Article: Intro to Chinese Internet Governance and Control

In Education, Internet Governance by TechnoOwl

History of Chinese Internet Regulations

As many of you know, the Chinese government has a number of regulations on telecommunications like the internet and media, colloquial known as The Great Firewall, its official name is “The Golden Shield Project” also known as the “National Public Security Work Informational Project” which The Great Firewall is only a section of. Often people who see news about The Great Firewall say a simple answer on why they set that up, and that is that the evil Chinese government needs to “controlling opinion and/or “brainwashing its people”. In reality, the reason why the firewall was setup is actually much more complicated than that.

The first public connections to the world wide web in China came in 1994. Since its arrival and the gradual rise of availability, the Internet has become a fundamental communication platform and an important tool for sharing information. But as the Chinese government’s core drive is all about order and social stability/harmony as well as being acutely aware of foreign imperialism and the threats it faces from it, the internet on its own is the antithesis to this mentality where the internet is more about decentralized anarchism. Deng Xiaoping famously said about the internet “If you open a window for fresh air, you have to expect some flies to blow in.” The Golden Shield Project was designed to bring order to this chaos and prevent another Cultural Revolution.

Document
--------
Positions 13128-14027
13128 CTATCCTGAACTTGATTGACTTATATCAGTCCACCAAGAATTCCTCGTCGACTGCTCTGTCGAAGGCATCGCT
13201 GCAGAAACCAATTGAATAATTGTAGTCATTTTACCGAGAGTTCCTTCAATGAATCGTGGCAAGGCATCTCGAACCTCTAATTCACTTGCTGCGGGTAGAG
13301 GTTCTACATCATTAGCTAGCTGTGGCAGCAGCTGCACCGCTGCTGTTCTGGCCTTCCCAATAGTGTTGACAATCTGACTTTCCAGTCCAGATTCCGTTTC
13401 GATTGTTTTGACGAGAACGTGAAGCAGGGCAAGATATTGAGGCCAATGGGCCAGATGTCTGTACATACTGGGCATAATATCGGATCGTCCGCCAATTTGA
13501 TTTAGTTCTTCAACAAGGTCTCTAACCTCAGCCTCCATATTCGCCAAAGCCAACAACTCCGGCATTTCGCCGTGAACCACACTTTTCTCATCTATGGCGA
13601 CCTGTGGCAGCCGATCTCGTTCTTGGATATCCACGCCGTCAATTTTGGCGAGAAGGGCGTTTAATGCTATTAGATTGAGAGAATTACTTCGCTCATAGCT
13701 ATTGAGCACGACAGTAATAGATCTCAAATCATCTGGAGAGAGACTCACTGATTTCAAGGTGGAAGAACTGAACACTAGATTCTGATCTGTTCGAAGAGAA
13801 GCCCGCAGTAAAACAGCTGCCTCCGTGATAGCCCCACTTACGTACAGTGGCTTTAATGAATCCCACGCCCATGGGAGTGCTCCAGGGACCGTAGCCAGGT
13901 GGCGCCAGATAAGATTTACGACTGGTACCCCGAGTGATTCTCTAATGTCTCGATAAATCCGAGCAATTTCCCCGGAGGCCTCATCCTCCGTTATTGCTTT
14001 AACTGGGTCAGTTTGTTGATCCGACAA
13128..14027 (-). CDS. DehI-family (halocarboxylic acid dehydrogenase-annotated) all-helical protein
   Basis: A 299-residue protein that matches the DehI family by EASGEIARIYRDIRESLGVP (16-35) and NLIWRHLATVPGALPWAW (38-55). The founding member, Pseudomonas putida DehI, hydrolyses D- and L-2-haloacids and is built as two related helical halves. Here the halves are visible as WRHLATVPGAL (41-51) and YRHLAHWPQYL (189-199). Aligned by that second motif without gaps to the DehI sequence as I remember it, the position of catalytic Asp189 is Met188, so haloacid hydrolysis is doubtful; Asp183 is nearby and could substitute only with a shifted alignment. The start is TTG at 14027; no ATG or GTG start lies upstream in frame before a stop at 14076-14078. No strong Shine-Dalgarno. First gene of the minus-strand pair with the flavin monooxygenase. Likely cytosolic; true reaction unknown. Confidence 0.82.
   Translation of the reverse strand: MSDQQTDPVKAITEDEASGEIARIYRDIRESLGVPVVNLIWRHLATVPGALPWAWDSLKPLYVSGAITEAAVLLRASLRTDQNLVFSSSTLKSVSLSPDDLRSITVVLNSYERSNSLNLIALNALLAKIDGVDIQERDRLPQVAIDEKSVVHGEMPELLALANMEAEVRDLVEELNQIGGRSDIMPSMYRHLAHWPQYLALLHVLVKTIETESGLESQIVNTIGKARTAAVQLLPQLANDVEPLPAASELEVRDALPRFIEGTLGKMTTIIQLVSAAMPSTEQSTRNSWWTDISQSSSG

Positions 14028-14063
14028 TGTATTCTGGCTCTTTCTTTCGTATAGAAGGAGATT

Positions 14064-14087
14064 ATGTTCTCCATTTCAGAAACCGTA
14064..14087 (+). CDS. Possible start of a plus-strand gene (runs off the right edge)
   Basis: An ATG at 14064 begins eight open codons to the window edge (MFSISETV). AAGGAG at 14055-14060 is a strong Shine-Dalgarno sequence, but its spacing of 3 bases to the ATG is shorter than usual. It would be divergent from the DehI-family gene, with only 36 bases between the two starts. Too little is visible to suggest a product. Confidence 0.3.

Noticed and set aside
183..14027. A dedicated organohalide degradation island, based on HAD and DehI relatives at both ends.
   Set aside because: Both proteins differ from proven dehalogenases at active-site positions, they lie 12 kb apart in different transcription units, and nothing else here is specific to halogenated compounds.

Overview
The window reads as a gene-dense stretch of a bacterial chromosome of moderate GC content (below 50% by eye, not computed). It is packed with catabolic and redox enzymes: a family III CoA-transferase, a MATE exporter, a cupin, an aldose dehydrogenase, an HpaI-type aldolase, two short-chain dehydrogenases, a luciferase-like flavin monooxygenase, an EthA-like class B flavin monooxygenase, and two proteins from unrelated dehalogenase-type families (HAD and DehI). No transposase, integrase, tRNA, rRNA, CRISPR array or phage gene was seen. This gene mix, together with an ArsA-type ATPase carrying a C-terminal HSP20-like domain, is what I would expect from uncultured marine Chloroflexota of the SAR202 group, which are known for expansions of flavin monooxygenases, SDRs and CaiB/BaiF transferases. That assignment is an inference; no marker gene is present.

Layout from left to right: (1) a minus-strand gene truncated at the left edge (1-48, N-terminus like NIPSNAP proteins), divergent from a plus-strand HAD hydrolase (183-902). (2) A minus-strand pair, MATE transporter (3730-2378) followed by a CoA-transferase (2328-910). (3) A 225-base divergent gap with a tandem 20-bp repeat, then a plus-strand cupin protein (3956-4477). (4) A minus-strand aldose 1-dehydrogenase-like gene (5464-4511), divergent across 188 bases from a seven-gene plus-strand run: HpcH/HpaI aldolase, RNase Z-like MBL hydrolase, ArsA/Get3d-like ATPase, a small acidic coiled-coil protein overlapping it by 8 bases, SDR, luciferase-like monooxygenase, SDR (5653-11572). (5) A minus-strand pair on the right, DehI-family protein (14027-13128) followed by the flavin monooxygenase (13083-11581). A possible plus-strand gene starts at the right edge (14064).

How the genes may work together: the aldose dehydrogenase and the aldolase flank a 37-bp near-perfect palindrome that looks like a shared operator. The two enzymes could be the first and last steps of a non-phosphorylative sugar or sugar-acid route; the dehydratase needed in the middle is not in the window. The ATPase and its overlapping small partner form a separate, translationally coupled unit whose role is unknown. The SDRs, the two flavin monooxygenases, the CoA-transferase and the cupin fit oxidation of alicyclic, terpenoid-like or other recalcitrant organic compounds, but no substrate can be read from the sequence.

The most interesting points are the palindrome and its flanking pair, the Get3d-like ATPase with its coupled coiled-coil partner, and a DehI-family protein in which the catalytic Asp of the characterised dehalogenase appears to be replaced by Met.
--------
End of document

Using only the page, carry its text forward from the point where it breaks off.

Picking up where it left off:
A repeat of the Cultural Revolution which the Post-reform Chinese government condemns as a great tragedy was their greatest fear with the advent of the Internet in the late 1990s. And elements of this around the turn of the century had already started appearing. Initial internet regulations established in 1994 from the Ministry of Public Security stated:

Individuals are prohibited from using the Internet to: harm national security; or disclose Classified Information; or injure the interests of the state or society. Users are prohibited from using the Internet to create, replicate, retrieve, or transmit information that incites resistance to the PRC Constitution, laws, or administrative regulations; promotes the overthrow of the government or socialist system; promotes separatist movements; distorts the truth, spreads rumors, or destroys social order; or provides sexually suggestive material or encourages gambling, violence, or murder. Users are prohibited from engaging in activities that harm the security of computer information networks and from using networks or changing network resources without prior approval.